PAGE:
You work hard to finish your education at one of the top schools in the country. Your efforts pay off, and you secure your first full-time job. You can afford to pay your day-to-day bills and even start chipping away at the student loans that accompany your degree. You do have some savings, but you’d also be lying if you said you didn’t have some credit card debt.
Regardless, you and yours make it work, and as the incomes start to rise, your financial health gains some relative stability. You keep following that path, eventually purchasing your very own real estate together and maybe even booking an overseas vacation to satisfy your travel bugs. You feel good, distancing yourself from the struggles of student budgets year after year.
Unfortunately, disease doesn’t take much notice of where you are in life. There’s no convenient time for a cancer diagnosis – and financial matters only add to the already challenging emotional and physical symptoms of treatment.
Matt Pecout and Yi Chen, graduates from the University of California, Los Angeles, know this reality well.
“We [had] just started to accumulate some wealth and we purchased our first place,” Yi explained. “At the time, we were like, ‘Okay, finally we can start to enjoy our life and plan for the future.”
Adjusting to a new reality
The two research scientists met working in the same lab at UCLA, eventually marrying in 2013 at the Beverly Hills Courthouse. The couple shied away from the steep cost of a large wedding, but did splurge on a honeymoon trip to Australia.
About a year later, Matt accepted a position as an assistant professor at Harvard Medical School and the couple moved to Boston. Once Yi finished her post-doctoral training and transitioned into her current job, the couple started to feel confident about their financial situation.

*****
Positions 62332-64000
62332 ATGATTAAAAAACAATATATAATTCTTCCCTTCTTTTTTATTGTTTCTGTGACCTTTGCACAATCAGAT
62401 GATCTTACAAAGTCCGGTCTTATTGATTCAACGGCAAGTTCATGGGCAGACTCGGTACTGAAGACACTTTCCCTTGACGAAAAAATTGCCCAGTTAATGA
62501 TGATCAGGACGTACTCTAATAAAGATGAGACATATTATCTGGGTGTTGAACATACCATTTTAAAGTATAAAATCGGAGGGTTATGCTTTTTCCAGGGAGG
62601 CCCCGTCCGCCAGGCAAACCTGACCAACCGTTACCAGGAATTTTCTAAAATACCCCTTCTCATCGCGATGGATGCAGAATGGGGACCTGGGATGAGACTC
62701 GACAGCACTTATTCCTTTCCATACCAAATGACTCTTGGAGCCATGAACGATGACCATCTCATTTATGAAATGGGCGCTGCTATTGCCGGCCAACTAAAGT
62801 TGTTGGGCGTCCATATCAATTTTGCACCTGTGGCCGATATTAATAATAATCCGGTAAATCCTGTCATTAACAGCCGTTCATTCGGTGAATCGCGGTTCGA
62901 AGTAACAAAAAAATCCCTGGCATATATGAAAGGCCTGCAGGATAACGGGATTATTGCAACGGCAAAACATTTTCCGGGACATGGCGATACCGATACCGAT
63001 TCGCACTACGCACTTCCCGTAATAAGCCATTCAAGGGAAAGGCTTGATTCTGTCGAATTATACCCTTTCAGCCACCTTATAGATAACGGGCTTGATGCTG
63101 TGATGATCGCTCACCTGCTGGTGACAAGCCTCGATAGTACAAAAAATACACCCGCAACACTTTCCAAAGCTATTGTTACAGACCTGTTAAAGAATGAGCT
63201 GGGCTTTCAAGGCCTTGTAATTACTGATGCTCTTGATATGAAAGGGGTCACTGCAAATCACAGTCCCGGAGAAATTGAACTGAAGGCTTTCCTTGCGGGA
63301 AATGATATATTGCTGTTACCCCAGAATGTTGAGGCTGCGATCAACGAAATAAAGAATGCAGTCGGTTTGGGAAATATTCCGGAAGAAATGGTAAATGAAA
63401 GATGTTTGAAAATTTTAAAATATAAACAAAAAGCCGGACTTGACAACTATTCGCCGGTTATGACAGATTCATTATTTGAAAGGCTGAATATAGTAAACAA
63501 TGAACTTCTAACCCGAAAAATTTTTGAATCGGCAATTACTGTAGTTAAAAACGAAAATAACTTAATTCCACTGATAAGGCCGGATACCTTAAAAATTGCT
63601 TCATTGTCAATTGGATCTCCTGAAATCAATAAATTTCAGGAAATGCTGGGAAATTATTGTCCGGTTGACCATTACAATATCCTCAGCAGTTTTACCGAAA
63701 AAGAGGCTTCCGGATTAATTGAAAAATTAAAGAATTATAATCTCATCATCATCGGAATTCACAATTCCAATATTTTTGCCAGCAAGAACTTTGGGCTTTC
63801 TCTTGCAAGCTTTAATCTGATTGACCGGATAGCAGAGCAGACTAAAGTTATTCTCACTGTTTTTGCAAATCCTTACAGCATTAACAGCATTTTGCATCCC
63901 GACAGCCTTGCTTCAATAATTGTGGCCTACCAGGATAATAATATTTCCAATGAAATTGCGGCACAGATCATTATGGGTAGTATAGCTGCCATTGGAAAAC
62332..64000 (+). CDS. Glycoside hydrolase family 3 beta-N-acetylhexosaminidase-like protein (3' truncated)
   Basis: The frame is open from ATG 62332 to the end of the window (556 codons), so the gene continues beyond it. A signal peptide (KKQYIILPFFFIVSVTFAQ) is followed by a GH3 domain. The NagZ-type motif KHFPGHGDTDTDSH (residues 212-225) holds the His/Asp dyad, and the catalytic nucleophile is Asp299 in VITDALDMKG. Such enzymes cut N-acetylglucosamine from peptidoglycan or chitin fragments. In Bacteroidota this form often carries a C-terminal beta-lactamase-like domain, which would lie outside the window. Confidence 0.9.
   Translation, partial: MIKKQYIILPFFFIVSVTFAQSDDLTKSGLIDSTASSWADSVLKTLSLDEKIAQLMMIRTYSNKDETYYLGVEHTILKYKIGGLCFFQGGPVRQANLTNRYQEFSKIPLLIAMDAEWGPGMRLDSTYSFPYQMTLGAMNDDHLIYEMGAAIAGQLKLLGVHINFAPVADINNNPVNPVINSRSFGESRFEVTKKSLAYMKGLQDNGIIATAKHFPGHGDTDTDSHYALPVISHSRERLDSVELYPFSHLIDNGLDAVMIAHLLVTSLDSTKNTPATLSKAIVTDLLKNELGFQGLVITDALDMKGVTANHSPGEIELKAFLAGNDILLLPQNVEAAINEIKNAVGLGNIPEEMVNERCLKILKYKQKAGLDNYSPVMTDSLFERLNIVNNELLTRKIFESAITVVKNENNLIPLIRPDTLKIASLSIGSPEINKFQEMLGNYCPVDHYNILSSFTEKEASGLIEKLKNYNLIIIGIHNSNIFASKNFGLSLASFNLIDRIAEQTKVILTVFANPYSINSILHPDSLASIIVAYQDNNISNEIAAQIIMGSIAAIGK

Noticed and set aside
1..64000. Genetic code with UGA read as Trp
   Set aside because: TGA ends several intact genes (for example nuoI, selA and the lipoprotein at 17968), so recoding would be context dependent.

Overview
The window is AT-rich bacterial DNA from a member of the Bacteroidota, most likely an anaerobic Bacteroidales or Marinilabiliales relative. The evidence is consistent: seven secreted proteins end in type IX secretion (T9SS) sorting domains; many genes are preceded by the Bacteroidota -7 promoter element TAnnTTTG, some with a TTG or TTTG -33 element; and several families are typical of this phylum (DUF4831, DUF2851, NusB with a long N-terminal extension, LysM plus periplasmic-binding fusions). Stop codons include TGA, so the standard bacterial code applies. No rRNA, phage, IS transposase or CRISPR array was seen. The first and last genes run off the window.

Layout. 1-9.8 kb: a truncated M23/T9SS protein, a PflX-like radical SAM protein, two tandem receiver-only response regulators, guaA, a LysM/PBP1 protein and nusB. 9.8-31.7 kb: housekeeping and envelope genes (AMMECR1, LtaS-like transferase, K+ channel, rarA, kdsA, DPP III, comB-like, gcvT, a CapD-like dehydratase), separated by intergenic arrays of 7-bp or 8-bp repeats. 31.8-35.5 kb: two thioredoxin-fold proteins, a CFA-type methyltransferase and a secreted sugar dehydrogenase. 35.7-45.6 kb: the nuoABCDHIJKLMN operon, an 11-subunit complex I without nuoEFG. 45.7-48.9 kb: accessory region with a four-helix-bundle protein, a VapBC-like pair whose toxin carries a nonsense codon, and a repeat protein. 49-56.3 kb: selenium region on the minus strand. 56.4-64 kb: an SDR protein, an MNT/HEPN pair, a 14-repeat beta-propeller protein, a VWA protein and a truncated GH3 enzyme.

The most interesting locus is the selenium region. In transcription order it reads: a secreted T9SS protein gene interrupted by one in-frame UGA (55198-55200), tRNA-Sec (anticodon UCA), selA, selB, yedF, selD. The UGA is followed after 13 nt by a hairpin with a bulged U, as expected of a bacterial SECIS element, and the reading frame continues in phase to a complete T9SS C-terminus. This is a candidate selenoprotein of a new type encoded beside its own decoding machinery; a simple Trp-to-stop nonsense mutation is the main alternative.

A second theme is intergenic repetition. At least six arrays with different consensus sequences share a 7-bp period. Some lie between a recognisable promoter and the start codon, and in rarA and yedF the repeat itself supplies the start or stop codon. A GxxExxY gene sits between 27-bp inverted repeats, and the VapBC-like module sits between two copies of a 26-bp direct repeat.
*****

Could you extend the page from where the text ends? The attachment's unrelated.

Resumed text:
Sadly, Matt was diagnosed with stage IV colon cancer in December 2018. With little warning that Matt was ill, the couple’s world quickly turned on its head, and they faced a slew of uncertainties.
“We went from everything was all good, to several close calls, to the worst,” said Yi. “Everything – physically, emotionally, socially – was very difficult.”
Reaching out for financial help
Worried that neither of them would be able to work during Matt’s intense treatment, Yi realized she needed to figure out how they were going to pay for the care he needed. Reading scary statistics online about how cancer treatments can bankrupt families and lead to poor outcomes for patients, only fueled Yi’s determination.
That’s when she found Family Reach and enrolled in our Financial Planning for Cancer program, developed in partnership with the Foundation for Financial Planning (FFP) and the Financial Planning Association (FPA). Our Resource Navigators quickly paired Yi and Matt with a pro-bono financial planner, Craig C., who helped them secure financial resources, manage their cash flow and debt, review medical insurance and disability options, and realign priorities while Matt was in treatment.
“As much as we want everyone to plan a long-term future, Yi and Matt included, I just wanted Yi to have permission and understand that maybe that wasn’t the most important thing for today,” Craig said.
Planning for the other side of cancer
As Matt focused on healing, Yi worked with Craig to adjust their retirement funds to better align with their current situation, ensuring they could access their money if they needed to use it for treatment costs in the near future. They also discussed spending and income, developing a budgeting plan focused on sustaining as much of their lifestyle as possible while also preparing for the unknown future of Matt’s treatment course.
Matt expressed his gratitude for the pro-bono program, saying “For me, it’s a huge peace of mind because my big concern is that Yi’s taken care of if I’m not here.”
With their money matters handled, Yi feels confident that despite the uncertainty, they can seek every and all treatment options, including those that may not be covered by their insurance, without suffering a debilitating financial impact.
“I’m very grateful that I found Family Reach and it connected me to Financial Planning for Cancer, and ultimately, to Craig,” she said. “When we make it through this difficult time, we’ll have plenty of time to invest for the future.”
If you or someone you know is struggling with the financial burden of cancer, learn more about Financial Planning for Cancer today.